The EPAM family of models is somewhat out of vogue in the cognitive modeling community, yet it represents one of the most thoroughly validated models of learning and concept attainment produced by the field. Rather than speculate why this might be the case, it is perhaps more useful to point out that this may well be a mistake. (Bradley Best)

EPAM (Elementary Perceiver and Memoriser) is a cognitive architecture created by Herbert Simon, in association with Ed Feigenbaum and Howard Richman. EPAM models how humans learn to recognise patterns, and how learning affects recall and categorisation behaviour.

The learning processes are largely driven by the construction of a discrimination net, which provides an index into long-term memory. Each known pattern stored in long-term memory is known as a chunk, hence the term chunking theory describes this type of architecture.

Some important applications include:

  • verbal learning
  • letter recognition
  • chess positions (through Perceiver)
  • digit learning / expertise

Software

An implementation of EPAM VI, the final version, along with two important technical reports, can be found at: http://www.pahomeschoolers.com/epam/

Publications

Publications on EPAM fall into three broad groups. Those from 1958-1963 were based on work done with E.A. Feigenbaum, those from 1989-2002 were based on work done with H.B. Richman, and the rest are written by Herbert Simon himself or based on one-off projects with other researchers.

  1. Publications with E.A. Feigenbaum:
    • E.A. Feigenbaum, An information processing theory of verbal learning. Report P-1817. Santa Monica, Callifornia: The RAND Corporation, 1959.
    • E.A. Feigenbaum, The simulation of verbal learning behavior. Proceedings of the 1961 Western Joint Computer Conference, 1961, 19, 121-132.
    • E.A. Feigenbaum and H.A. Simon, Forgetting in an association memory. Reprints of the 1961 National Conference of the Association for Computing Machinery, 1961, 16, 202-205.
    • E.A. Feigenbaum and H.A. Simon, A theory of the serial position effect. British Journal of Psychology, 1962, 53, 307-320. [P-2375 from 1961]
    • E.A. Feigenbaum and H.A. Simon, Generalization of an elementary perceiving and memorizing machine. Information processing 1962, Proceedings of the IFIP Congress 62. Amsterdam: North-Holland Publishing Co., 1962, 401-406.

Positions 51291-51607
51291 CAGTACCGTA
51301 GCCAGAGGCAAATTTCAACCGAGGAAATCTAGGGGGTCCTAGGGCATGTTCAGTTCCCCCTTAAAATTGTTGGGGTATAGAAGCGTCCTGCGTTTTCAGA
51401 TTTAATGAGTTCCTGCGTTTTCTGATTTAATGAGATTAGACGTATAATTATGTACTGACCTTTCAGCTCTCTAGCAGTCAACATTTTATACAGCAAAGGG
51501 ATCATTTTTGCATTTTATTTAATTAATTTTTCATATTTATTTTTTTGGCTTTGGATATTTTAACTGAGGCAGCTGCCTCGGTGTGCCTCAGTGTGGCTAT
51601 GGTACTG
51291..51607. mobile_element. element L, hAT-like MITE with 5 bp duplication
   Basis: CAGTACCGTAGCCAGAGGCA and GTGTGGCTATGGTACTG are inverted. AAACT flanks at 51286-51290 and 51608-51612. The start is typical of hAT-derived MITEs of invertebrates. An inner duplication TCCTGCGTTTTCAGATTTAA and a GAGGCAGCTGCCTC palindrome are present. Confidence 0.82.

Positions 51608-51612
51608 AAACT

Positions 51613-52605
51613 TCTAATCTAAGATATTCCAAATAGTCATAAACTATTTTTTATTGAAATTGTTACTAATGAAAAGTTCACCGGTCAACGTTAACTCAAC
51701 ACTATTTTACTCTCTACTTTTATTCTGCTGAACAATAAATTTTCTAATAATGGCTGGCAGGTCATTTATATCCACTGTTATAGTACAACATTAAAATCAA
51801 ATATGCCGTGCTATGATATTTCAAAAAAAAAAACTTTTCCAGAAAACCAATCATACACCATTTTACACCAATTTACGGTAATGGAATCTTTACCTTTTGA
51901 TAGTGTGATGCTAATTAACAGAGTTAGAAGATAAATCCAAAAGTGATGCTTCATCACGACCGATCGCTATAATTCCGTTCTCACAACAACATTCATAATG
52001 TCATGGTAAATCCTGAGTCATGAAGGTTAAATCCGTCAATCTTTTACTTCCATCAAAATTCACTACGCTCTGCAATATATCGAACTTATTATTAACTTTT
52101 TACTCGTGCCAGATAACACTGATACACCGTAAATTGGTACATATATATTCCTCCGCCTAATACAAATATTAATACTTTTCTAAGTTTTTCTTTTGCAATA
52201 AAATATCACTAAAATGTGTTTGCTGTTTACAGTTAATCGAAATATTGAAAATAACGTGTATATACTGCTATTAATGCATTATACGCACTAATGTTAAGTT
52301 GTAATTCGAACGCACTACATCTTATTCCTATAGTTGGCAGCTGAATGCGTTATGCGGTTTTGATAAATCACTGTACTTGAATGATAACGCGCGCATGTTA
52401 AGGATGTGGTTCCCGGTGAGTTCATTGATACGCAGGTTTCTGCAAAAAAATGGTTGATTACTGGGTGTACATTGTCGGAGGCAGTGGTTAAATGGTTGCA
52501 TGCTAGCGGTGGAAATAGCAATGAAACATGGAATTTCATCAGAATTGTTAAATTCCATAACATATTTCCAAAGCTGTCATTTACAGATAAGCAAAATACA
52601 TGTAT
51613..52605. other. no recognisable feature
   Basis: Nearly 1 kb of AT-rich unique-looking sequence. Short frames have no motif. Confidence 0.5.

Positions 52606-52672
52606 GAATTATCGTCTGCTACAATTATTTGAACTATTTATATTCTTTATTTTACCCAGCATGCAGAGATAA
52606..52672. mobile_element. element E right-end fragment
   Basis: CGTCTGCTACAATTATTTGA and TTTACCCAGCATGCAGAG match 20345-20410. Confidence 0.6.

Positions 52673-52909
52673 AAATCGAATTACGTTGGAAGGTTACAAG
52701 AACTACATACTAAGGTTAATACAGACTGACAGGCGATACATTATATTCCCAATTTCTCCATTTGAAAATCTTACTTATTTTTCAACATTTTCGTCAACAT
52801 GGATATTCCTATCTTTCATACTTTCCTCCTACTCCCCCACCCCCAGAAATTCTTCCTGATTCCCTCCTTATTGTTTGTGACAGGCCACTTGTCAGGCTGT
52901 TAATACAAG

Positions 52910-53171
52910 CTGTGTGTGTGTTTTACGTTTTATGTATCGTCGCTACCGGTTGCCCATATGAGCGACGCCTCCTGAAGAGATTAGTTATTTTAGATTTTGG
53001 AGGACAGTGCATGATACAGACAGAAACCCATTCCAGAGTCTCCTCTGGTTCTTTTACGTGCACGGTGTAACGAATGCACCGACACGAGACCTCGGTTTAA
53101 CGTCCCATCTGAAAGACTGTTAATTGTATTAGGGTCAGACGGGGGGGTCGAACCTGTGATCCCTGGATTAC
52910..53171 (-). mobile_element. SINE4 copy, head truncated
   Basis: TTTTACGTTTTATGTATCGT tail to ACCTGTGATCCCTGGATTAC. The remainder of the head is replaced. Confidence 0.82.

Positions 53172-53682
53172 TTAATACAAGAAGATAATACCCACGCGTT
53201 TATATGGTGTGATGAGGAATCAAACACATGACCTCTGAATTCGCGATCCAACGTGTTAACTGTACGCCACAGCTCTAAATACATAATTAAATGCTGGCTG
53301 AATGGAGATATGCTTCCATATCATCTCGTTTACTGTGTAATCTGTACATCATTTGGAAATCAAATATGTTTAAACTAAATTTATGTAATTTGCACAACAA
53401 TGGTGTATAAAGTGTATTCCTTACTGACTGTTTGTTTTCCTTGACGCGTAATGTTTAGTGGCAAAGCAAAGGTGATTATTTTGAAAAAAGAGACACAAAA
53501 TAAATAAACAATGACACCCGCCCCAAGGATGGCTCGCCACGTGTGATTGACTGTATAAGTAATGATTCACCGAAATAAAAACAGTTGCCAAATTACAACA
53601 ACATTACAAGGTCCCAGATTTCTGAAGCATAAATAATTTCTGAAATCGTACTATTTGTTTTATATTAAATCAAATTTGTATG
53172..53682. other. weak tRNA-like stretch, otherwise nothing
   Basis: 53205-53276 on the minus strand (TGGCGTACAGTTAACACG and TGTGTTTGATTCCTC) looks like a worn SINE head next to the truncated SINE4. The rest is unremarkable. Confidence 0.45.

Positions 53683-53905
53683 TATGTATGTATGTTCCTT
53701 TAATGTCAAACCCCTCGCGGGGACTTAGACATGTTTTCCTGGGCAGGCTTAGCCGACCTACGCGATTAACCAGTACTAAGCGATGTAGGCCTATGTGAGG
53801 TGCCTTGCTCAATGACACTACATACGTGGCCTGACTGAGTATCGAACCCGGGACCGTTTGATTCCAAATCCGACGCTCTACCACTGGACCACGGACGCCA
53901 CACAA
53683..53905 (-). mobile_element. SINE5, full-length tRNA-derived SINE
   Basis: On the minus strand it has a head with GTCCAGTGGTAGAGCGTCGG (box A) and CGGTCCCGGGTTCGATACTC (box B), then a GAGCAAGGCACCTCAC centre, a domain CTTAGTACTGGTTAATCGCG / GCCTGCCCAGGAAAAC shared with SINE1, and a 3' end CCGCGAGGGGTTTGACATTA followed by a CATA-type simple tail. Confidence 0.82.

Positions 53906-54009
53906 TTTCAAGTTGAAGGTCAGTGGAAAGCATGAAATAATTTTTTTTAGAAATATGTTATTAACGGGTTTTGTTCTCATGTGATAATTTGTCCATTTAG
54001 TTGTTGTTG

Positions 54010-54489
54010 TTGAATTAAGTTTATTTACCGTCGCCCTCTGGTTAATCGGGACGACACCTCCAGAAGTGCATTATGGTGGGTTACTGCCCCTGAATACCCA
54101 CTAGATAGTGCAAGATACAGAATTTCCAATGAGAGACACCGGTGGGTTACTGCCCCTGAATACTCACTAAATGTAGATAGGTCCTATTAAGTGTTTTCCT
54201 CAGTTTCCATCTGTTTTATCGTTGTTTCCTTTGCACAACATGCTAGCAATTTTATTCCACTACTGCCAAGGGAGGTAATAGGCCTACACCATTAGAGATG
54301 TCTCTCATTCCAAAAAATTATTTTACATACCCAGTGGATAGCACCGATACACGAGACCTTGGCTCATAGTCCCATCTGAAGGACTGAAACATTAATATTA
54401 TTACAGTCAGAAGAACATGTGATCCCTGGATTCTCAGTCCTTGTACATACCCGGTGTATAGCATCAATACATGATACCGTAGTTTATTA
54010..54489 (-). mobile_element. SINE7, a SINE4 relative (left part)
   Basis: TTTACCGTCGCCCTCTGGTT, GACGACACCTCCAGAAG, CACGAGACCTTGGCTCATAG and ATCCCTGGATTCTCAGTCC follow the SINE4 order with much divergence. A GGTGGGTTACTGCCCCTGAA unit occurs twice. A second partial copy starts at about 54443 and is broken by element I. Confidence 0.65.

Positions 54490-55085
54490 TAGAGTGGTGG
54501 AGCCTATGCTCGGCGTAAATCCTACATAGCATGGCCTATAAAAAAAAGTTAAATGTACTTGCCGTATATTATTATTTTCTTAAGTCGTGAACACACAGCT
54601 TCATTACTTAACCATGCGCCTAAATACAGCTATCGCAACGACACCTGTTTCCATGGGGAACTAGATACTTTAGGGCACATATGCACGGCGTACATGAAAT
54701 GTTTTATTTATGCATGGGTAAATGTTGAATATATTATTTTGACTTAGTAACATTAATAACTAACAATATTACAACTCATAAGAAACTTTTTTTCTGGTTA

• E.A. Feigenbaum and H.A. Simon, Brief notes on the EPAM theory of verbal learning. In C.N. Cofer & B.S. Musgrave (Eds.), Verbal Behavior and Learning. pp. 333-335. New York: McGraw-Hill, 1963.
    • E.A. Feigenbaum and H.A. Simon, Performance of a reading task by an elementary perceiving and memorizing program. Behavioral Science, 8:72-76, 1963.
    • H.A. Simon and E. A. Feigenbaum, An information-processing theory of some effects of similarity, familiarization and meaningfulness in verbal learning. Journal of Verbal Learning and Verbal Behavior, 3:385-396, 1964.
    • E.A. Feigenbaum and H.A. Simon, EPAM-like models of recognition and learning. Cognitive Science, 8:305-336, 1984.
  2. Publications with H.B. Richman:
    • H.B. Richman and H.A. Simon, Context effects in letter perception: Comparison of two theories. Psychological Review, 96:417-432, 1989.
    • H.B. Richman, Discrimination net models of concept formation. In J.D.H. Fisher, M.J. Pazzani and P. Langley (Eds.), Concept Formation: Knowledge and experience in unsupervised learning, pp. 103-126, 1991.
    • H.B. Richman, J.J. Staszewski, and H.A. Simon, Simulation of expert memory using EPAM IV. Psychological Review, 102:305-330, 1995.
    • F. Gobet, H.B. Richman, J.J. Staszewski and H.A. Simon, Goals, representations and strategies in a concept attainment task: The EPAM model. In D.L. Medin (Ed.), The psychology of learning and motivation: Vol 37 (pp. 265-290), 1997.
    • H.B. Richman and H.A. Simon, Simulations of classification learning using EPAM VI. Complex Information Processing Working Paper 552. Carnegie-Mellon University, Dept. of Psychology. 2002
    • H.B. Richman, H.A. Simon and E.A. Feigenbaum, Simulations of paired associate learning using EPAM VI. Complex Information Processing Working Paper 553. Carnegie-Mellon University, Dept. of Psychology. 2002
  3. Other publications:
    • L.W. Greg and H.A. Simon, An information-processing explanation of one-trial and incremental learning. Journal of Verbal Learning and Verbal Behavior, 6:780-787, 1967.
    • H.A. Simon, How big is a chunk? Science, 183:482-488, 1974.
    • H.A. Simon, Information processing models of cognition. Annual Review of Psychology, 30:363-396, 1979.
    • H.A. Simon, The information storage system called “human memory”. In M.R. Rosenzweig & E.J. Bennett (Eds.) Neural mechanisms of learning and memory, 1979.
    • B.J. Best, “Using the EPAM theory to guide cognitive model rule induction.” Proceedings of the 13th Conference on Behavior Representation In Modeling and Simulation. 2006.

Related architectures to EPAM include:

  1. SAL
    • D. L. Hintzman, Explorations with a discrimination net model for paired-associate learning. Journal of Mathematical Psychology, 5:123-162, 1968.
  2. WEPAM
    • W.H. Wynn, An information-processing model of certain aspects of paired-associate learning. (PhD Thesis). University of Texas, Austin, TX. 1966.
  3. CHREST
    • see other pages on this website
  4. MOSAIC
    • see other pages on this website